B) A certified laser hair removal professional acting under the established protocol with a consulting physician can perform laser hair removal without supervision. Be eligible for a Section 401,507 laser hair removal technician certificate; and have supervised at least 100 laser hair removal procedures, audited by a certified laser hair removal professional. B) Eligibility requirements for an applicant for a senior laser hair removal technician certificate who is a licensed health professional shall be established by the licensing entity for that healthcare profession. Meet the requirements to earn a laser hair removal certificate of apprenticeship under Section 401,508; and Have performed at least 100 laser hair removal procedures under the direct supervision of a senior laser hair removal technician or certified laser hair removal professional.
A) An applicant for a laser hair removal learning certificate must have at least 24 hours of training in safety, laser physics, skin typing, skin reactions, treatment protocols, burns, eye protection, emergencies, and post-treatment protocols. B) A trainee laser hair removal trainee must work directly under the supervision of a senior laser hair removal technician or a certified laser hair removal professional. C) A person must be at least 18 years of age to qualify as a laser hair removal apprentice. A) A person may not operate a laser hair removal center unless he has a license issued under this subchapter to operate the center.
B) A separate license is required for each laser hair removal facility. A) A certificate or license expires on the second anniversary of the date of issue and can be renewed. A person holding a license or certificate under this subchapter shall display the person's license or certificate in an open public area of the laser hair removal facility. A) A laser or pulsed light device used for laser hair removal in a laser hair removal center must comply with all applicable federal and state laws and regulations.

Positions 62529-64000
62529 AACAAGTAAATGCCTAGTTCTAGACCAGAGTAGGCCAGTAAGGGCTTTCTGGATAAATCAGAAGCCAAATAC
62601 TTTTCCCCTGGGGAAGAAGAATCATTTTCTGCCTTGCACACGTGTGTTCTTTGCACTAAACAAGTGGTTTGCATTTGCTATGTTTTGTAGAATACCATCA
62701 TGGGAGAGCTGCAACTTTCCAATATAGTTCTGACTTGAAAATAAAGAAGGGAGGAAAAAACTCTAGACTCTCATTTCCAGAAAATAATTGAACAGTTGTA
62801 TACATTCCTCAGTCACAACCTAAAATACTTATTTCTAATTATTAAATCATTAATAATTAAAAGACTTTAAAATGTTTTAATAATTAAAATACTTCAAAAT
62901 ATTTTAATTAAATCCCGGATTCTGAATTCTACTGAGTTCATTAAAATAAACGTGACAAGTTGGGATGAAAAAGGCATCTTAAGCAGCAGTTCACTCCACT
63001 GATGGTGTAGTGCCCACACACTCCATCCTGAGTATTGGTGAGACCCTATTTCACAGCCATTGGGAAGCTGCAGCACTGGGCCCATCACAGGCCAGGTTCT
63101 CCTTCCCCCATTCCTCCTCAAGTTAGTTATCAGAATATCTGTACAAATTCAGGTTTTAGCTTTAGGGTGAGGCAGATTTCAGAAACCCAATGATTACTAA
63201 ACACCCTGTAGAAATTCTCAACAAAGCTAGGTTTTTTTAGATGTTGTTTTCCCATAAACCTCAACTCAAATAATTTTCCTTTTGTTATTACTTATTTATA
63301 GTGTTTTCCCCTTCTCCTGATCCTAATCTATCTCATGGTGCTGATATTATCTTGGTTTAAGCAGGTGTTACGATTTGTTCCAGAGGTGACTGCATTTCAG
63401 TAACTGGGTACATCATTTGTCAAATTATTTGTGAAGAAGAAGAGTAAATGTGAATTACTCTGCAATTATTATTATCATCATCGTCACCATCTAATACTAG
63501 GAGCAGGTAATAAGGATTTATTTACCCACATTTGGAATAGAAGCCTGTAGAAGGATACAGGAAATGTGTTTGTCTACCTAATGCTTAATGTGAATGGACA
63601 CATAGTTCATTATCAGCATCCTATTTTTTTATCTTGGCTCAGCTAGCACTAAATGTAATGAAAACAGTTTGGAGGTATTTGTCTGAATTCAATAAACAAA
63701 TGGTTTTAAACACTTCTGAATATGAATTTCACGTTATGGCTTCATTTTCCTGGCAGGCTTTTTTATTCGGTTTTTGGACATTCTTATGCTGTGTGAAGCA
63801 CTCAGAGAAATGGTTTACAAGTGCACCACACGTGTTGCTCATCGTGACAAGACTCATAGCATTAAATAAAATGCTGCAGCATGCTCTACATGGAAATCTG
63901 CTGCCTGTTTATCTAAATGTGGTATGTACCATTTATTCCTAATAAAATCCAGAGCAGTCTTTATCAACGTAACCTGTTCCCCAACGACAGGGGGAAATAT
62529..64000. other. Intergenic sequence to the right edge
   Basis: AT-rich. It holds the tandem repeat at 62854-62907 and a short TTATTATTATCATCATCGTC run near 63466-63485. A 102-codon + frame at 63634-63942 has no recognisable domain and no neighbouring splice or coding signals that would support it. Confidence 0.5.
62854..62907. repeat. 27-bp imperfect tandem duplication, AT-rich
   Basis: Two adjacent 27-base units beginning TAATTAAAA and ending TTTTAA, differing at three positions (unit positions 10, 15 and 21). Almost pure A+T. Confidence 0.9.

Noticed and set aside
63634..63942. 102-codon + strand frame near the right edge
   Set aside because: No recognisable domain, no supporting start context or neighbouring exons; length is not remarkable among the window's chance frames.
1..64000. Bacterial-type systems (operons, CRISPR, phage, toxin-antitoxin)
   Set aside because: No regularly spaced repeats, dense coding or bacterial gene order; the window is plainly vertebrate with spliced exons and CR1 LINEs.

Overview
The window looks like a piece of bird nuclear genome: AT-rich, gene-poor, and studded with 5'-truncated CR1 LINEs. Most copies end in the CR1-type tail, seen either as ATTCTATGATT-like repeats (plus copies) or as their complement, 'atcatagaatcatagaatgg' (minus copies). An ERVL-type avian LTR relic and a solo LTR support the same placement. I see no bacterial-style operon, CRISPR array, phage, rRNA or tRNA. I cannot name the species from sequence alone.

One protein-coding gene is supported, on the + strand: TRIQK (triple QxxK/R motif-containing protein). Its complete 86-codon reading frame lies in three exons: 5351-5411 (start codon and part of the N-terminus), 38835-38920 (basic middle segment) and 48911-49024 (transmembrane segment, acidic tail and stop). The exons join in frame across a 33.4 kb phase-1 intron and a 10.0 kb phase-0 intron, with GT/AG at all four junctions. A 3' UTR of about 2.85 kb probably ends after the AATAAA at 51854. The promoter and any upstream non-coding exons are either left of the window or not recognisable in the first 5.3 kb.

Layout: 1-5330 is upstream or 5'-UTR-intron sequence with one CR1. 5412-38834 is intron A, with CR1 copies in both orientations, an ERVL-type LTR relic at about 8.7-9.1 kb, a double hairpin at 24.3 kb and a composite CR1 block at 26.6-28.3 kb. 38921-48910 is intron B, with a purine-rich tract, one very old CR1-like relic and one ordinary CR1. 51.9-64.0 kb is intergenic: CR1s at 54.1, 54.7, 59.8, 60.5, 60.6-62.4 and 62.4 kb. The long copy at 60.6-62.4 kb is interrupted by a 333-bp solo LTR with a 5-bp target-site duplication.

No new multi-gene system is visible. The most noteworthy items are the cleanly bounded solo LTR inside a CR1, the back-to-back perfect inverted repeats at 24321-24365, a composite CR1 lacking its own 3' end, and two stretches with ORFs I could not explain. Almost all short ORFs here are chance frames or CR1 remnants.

C) A person may only use a laser or pulsed light device approved for laser hair removal by the Federal Food and Drug Administration for that purpose and may only use the device in the settings intended to remove hair safely. B) The commission shall adopt rules related to customer notification. C) Compliance with the notification requirement does not affect the liability of the operator of the laser hair removal facility or the manufacturer of a laser or pulsed light device. A) A laser hair removal center shall place a warning sign as prescribed by the commission in a location visible and easily visible to a person entering the center.
The sign must provide a toll-free telephone number and department email address and inform the customer that the customer can contact the department. B) The commission shall adopt rules specifying the size, content and design of the sign, with text listing the possible hazards involved. C) The department shall include with a license application and a license renewal request a description of the design standards required for a sign in this section. A) Except as provided in Subsection (b), a laser hair removal center shall have a certified laser hair removal professional or licensed health professional described in Section 401,504 (c) present to supervise laser hair removal procedures performed at the center during the center's operating hours.
The center's senior laser hair removal technician must be certified as a laser hair removal professional under Section 401.505; or (the center must hire a new certified laser hair removal professional). A) The operator of a laser hair removal facility is responsible for maintaining the laser hair removal facility's compliance with the requirements of this subchapter and the commission's rules related to laser and pulsed light devices. B) The operator of a laser hair removal center may not claim, advertise or distribute promotional materials that claim that laser hair removal is risk-free or provides any medical benefit. C) The operator of a laser hair removal center may not produce false or misleading advertising regarding the services offered at the center.